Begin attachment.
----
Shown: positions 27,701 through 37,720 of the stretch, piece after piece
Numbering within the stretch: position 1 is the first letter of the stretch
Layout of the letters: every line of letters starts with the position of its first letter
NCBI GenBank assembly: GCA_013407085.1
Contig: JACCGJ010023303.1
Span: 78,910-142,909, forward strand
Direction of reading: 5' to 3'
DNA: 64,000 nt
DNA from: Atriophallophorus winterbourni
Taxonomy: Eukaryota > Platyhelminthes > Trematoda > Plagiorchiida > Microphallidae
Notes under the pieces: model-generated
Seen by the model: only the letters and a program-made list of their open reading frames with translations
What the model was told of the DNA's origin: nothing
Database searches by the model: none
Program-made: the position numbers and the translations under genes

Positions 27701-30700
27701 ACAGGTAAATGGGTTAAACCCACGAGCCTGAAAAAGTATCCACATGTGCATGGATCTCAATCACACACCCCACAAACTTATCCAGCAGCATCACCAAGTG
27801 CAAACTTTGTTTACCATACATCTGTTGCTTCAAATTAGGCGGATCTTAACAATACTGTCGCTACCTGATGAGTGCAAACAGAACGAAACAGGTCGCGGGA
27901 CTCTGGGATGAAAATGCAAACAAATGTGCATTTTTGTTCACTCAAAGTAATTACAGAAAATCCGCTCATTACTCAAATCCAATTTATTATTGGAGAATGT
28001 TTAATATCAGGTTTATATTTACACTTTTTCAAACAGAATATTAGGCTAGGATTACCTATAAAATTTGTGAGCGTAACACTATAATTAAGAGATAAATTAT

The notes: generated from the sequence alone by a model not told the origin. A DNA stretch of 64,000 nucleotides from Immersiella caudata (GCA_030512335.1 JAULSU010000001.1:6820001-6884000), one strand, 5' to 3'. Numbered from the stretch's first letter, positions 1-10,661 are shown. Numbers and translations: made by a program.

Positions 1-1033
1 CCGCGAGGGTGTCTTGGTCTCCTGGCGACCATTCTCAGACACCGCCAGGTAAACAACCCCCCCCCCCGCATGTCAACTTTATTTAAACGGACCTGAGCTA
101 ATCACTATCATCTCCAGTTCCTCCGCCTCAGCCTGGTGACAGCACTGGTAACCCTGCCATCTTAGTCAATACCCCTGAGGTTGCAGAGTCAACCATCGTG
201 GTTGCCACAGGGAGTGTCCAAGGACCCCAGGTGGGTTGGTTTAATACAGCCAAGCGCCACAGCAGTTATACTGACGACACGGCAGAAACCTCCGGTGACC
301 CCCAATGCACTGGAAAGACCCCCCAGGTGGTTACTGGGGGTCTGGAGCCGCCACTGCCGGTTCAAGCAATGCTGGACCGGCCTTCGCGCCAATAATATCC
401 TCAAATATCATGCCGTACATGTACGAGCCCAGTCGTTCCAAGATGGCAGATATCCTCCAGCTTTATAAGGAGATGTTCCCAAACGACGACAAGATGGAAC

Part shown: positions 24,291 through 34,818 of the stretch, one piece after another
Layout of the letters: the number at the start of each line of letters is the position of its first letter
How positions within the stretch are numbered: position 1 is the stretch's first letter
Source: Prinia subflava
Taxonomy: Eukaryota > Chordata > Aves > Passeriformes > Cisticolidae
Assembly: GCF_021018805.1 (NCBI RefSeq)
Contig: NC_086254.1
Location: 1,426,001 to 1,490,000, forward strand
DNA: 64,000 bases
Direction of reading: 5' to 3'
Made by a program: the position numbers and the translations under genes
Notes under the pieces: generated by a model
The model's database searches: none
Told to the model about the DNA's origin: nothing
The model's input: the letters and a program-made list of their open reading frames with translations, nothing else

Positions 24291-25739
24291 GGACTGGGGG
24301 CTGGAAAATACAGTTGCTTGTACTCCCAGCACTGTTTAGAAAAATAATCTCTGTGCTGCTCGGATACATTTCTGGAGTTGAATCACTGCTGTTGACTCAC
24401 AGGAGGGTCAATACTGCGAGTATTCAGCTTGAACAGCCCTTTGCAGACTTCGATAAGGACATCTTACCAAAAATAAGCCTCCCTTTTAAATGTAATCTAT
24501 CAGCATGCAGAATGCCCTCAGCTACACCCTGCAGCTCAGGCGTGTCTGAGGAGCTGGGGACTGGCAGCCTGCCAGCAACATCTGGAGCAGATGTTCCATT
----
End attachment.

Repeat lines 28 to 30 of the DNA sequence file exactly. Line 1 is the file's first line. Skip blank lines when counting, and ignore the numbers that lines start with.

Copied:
Part shown: positions 24,291 through 34,818 of the stretch, one piece after another
Layout of the letters: the number at the start of each line of letters is the position of its first letter
How positions within the stretch are numbered: position 1 is the stretch's first letter